In Consim Info Pvt. Ltd vs Google India Pvt. Ltd [24], the Madras High Court considered “Keyword Advertising” and the liability of search engines and competitors for ‘meta-tags’ that resulted in search engine results which may divert a trademark holder’s traffic. Google’s AdWord programme, which allows purchase of certain ‘keywords’ for the search engine results, and can potentially enable certain forms of trademark infringement, was at issue [25]. Trademarks as AdWords or search terms fulfil and important social utility of information access [26]. However, the Court’s reasoning was conspicuously missing an analysis of the public interest in protecting and promoting search engines, which were important concerns taken into account when these issues were deliberated in other forums [27]. The Court saw this dispute only taking into account private property interests and not public interest considerations, such as the general public benefit of technology which enables new forms of searching and indexing. In fact, an argument by the defendant based on the fundamental right to free (commercial) speech was raised and ignored by the court. The Court therefore ignored the public importance of search engines in favour of protecting proprietary interests which arose in a different context.

Copyright law also has tremendous implications on the Internet. As the Internet became the primary mode for the distribution of different kinds of information and creative content, the very ease of sharing that contributed to its popularity made it prone to violations of copyright, and this created a conflict between the interests of traditional rights holders and the development of the Internet as a means of better sharing of information and knowledge. The problem of holding intermediaries liable for conduct has been compounded in cases where the Court ordered ex-parte ‘John Doe’ orders against unknown defendants likely to be infringing copyright, and imputed the liability for removal of such content on the intermediaries or ISP’s, effectively issuing wide blocking orders without considering their implications or even providing a fair hearing [28]. In RK Productions [29], for instance, when holding that ISPs could be liable for failure to follow blocking orders against infringing content, the Madras High Court described the role of ISPs, such as Airtel and VSNL, as “vessels for others to use their services to infringe third party works.” Once again, the court took a particularly pessimistic view of the Internet’s capabilities, limiting its analysis to the ISP’s function in facilitating infringement and holding that “Without the ISPs, no person would be in a position to access the pirated contents nor would the unknown persons be in a position to upload the pirated version of the film.” In Myspace, the Delhi High Court held that no different standard for secondary infringement (by intermediaries) applied on the Internet, and imputed the same standard as in the 1957 Copyright Act. (In fact, it explicitly compared Myspace to brick and mortar shops selling infringing DVD’s or CD’s) [30]. The Court held that the principles of immunity under the IT Act were overridden by the provisions of the Copyright Act, and then went on to impute a strict standard for intermediaries seeking safe harbor for infringing material, including, inexplicably, that provision of some means to tackle infringement would be sufficient proof of knowledge of actual infringement, and therefore implicating mere passive platforms as infringers. Further, the Court expressly rejected a post-hoc solution for the same, and held that the intermediaries must ensure prior restraint of infringing works to escape liability. The claims that arise in cases of infringement of intellectual property on the Internet, specifically in the liability of intermediaries, are unique, and have unique implications. The inability or refusal of the judiciary to identify claims of freedom of speech and freedom of information of the larger public within the internet commons, in response to broad censorship orders for preventing infringement means that implicitly, policy takes a direction that favours private interests.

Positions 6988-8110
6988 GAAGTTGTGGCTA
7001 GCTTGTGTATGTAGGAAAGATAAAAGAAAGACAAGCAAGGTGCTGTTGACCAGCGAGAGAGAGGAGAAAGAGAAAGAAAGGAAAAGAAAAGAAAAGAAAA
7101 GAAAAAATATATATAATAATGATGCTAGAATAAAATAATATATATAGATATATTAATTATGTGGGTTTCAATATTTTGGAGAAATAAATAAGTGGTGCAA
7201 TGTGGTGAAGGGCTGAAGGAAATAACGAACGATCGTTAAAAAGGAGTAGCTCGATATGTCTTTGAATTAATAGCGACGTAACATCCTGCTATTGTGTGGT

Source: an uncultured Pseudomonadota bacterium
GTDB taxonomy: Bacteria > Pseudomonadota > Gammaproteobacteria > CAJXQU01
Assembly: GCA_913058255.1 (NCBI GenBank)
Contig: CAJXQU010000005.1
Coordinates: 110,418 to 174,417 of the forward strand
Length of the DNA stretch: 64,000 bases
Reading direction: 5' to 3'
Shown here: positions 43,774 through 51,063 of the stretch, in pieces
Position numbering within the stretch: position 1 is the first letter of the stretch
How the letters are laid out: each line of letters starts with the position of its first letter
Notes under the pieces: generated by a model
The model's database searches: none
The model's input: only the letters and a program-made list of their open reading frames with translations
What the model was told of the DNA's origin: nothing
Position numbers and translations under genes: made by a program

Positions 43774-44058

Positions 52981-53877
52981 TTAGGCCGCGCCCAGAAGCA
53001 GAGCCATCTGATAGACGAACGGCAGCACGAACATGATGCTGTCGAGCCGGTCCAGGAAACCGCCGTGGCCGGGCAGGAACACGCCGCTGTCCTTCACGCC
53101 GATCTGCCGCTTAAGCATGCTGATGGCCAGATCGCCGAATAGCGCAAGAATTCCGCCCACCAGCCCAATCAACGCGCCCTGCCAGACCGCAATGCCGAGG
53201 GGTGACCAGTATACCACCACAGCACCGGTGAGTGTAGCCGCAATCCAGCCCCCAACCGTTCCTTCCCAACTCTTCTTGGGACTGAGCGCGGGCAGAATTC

An analysis of the above cases shows that important implications of intermediary liability such as the effect on the public’s access to information and the freedom of speech in the context of the Internet did not play a role in the Courts decisions. In particular, the examination of cases above shows that private disputes are now at the forefront of issues of public importance. The Courts have unfortunately taken an insular view of these disputes, adjudicating them as inter-party, without considering the public function that private players on the Internet provide, and how their decisions should factor in these considerations.

However, the recent case of Shreya Singhal v Union of India [31], decided by the Supreme Court this March, hopefully announces a departure from this insular examination of the Internet towards a constitutional analysis, where framing an appropriate public policy for the Internet is at the forefront of the Court’s analysis.